It was a great success when Congress mandated, some years ago, Closed Captions for nearly all TV programming. But now, as HDTVs become more common, we are actually going backwards, as CCs are not required to be carried over HDMI cables. Therefore they are not. Thus streaming videos and other digital sources are not captioned, leaving the hard of hearing and deaf without access to these features. What can we do to alert Congress to this oversight? And/or to encourage manufacturers to include CCs on Internet-enabled devices?
Congressman Ed Markey from Massachusetts has been a longtime advocate on these issues, so I would encourage you to reach out to his office to find ways to get engaged. He recently championed an update to the People with Disabilities Act that was designed in part to make the law more relevant to the 21st Century realities facing people with disabilities.
I'd just like to share some work that my colleague Susannah did recently on internet use by people with disabilities: http://pewinternet.org/Reports/2011/Disability.aspx
There are definitely some challenges with interviewing the hard of hearing in a telephone survey, but we like to think it's a good start at quantifying the issue.
I'm in a rural area and there is basically a government enforced monopoly on wired internet (the cable company) and another monopoly on wireless (the phone company). In addressing the urban/rural gap. Would reforming this out-dated monopoly scheme be of any benefit?
Helping close the digital divide in rural communities remains a critically important priority, but also presents real challenges because of technological limitations and the significant investment needed to build out infrastructure. A large part of the President's announcement in the State of the Union around broadband was driven by a recognition of the need to ensure that rural communities can benefit fully from broadband and the Internet economy.
Is there a digital divide in schools, are do most schools regardless of socioeconomic status or region of country have similar access to computers? If there are significant differences among schools, what are these differences?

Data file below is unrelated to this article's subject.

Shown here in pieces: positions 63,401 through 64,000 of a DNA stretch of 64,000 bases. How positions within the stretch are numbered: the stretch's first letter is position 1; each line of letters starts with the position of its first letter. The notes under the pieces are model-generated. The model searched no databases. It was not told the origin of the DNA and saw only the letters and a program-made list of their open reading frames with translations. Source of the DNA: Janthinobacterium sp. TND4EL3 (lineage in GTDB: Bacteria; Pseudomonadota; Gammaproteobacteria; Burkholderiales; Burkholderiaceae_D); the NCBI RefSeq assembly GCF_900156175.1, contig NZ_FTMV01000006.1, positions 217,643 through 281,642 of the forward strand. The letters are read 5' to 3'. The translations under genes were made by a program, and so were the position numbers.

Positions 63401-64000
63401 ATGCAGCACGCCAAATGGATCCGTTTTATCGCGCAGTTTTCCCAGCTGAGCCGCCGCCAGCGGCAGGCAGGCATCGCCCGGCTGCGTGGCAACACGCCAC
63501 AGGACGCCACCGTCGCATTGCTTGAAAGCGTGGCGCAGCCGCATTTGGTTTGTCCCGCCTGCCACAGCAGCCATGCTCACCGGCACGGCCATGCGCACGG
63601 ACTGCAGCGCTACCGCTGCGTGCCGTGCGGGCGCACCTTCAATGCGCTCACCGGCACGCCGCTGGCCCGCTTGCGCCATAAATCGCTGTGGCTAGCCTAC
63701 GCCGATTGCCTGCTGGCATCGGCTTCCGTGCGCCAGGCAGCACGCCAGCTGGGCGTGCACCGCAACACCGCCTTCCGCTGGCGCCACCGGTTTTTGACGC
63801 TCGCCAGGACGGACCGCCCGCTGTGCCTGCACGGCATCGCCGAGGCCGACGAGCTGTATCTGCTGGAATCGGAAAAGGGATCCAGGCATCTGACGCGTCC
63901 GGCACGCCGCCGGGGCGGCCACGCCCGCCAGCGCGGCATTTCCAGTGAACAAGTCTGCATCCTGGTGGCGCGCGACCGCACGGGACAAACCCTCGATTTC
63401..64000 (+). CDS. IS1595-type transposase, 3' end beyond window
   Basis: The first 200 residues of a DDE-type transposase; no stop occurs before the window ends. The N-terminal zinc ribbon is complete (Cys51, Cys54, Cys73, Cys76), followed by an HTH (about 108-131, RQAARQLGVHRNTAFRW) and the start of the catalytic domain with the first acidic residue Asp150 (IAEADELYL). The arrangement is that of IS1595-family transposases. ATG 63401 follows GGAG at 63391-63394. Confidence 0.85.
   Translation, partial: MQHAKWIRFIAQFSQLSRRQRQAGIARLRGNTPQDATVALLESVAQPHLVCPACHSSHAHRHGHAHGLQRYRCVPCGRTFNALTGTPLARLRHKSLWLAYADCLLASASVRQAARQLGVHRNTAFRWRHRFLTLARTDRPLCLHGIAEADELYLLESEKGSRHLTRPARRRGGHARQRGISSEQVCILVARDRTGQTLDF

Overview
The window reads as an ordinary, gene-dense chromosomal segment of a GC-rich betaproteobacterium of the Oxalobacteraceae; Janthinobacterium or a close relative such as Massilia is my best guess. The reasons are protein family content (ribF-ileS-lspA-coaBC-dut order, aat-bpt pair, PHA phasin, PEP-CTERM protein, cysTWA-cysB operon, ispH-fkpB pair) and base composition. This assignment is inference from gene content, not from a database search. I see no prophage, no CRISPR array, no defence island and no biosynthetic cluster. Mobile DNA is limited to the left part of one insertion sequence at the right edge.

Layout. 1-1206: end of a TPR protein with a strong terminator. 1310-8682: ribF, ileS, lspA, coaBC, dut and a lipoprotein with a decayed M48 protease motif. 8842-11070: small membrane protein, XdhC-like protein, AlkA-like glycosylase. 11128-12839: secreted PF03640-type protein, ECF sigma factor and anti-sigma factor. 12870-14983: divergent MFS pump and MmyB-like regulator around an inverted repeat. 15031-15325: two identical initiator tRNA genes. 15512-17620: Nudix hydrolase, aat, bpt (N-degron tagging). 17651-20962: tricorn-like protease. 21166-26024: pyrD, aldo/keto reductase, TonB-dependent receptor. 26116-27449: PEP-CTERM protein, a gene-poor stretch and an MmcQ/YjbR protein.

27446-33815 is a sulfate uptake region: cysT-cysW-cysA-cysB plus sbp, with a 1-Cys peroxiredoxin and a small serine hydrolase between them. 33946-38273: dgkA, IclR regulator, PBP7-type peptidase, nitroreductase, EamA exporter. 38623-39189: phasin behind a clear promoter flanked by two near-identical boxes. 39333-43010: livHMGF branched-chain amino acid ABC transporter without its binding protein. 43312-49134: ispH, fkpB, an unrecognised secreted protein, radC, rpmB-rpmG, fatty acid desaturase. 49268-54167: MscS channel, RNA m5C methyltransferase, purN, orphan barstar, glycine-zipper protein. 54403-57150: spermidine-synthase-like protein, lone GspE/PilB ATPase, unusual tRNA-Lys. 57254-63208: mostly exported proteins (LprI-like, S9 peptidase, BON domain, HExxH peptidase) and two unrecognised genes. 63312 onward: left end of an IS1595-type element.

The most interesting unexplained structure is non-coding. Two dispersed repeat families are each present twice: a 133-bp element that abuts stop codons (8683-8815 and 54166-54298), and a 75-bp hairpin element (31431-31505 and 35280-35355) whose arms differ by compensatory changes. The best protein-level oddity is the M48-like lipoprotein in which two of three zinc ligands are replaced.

One of the goals of the federal government's new broadband map is to study the extent to which schools are (or are not) connected to the broadband world, so that's a great resource for that information. Schools and libraries obviously play a key role in providing access to groups that might otherwise not have it. For example, in our teens work black/latino students are about as likely as white students to go online--but white students are much more likely to do so from home, while minority students are much more likely to rely on access at their school or in a library.
Will the Net Neutrality rules adopted by the FCC limit access to certain types of content through mobile devices?
The dynamic and competitive nature of the wireless/mobile Internet -- everyday a new device, application or service emerges in the marketplace -- are clear signs that companies are doing what they can to ensure consumers can have access to what they want, when they want it.
Part of the stimulus package in 2009 was put towards bringing high speed internet access to rural areas. I know there's now a push to bring wireless access as well. What is the government doing to make sure that people are able to use the internet well and to its full potential, once high speed lines are installed?
When the FCC released its broadband plan last year, it placed a major emphasis on barriers to adoption that go beyond access--digital literacy and skills training, and focusing on areas such as education, job skills and health that can help people bridge the "relevance gap". Obviously it remains to be seen how those goals will be turned into concrete programs, but the people in charge of implementing this policy are clearly thinking well beyond "build it and they will come"